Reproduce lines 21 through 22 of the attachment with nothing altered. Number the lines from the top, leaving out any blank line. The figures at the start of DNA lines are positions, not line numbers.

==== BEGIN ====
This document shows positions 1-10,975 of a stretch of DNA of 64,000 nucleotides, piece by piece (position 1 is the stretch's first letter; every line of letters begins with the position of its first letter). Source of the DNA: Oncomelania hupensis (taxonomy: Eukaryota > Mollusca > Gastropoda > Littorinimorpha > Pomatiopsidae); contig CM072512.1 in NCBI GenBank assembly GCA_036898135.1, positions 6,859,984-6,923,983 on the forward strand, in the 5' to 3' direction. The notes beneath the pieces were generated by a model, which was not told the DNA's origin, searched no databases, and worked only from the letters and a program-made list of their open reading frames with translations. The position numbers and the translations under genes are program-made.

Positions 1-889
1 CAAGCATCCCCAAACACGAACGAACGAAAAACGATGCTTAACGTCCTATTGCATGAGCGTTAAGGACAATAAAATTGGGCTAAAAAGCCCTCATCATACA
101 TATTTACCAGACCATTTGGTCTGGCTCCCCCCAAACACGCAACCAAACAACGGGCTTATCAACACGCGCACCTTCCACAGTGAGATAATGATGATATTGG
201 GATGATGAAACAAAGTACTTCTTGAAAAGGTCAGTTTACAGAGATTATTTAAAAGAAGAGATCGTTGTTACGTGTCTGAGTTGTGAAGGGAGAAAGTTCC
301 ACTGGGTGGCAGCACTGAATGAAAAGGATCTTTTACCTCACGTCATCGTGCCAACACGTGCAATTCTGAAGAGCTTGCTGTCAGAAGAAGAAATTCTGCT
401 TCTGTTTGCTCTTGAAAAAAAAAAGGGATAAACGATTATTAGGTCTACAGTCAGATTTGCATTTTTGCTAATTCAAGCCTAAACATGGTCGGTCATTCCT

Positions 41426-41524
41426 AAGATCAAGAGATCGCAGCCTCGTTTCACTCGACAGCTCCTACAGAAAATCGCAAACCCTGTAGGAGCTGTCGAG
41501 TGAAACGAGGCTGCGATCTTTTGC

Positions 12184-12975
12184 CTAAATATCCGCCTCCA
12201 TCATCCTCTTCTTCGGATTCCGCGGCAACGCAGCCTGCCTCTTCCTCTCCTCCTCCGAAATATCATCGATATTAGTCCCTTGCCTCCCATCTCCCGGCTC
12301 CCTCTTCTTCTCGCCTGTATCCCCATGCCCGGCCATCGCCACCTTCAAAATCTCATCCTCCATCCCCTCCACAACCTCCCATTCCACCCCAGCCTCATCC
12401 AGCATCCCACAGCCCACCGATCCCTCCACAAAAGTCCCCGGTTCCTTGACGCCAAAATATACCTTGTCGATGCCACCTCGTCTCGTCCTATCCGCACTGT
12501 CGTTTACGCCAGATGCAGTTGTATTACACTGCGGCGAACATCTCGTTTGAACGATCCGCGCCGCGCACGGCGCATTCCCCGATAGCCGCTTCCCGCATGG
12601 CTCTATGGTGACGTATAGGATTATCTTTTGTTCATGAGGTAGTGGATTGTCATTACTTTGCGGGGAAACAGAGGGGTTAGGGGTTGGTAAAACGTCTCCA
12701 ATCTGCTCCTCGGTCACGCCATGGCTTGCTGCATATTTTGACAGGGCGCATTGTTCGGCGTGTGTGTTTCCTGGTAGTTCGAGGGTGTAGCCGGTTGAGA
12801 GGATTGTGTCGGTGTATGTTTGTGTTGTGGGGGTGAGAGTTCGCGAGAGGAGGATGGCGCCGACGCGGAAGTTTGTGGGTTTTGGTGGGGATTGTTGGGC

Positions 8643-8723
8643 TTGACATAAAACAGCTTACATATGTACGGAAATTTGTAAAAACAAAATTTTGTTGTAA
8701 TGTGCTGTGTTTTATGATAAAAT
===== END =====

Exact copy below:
8643 TTGACATAAAACAGCTTACATATGTACGGAAATTTGTAAAAACAAAATTTTGTTGTAA
8701 TGTGCTGTGTTTTATGATAAAAT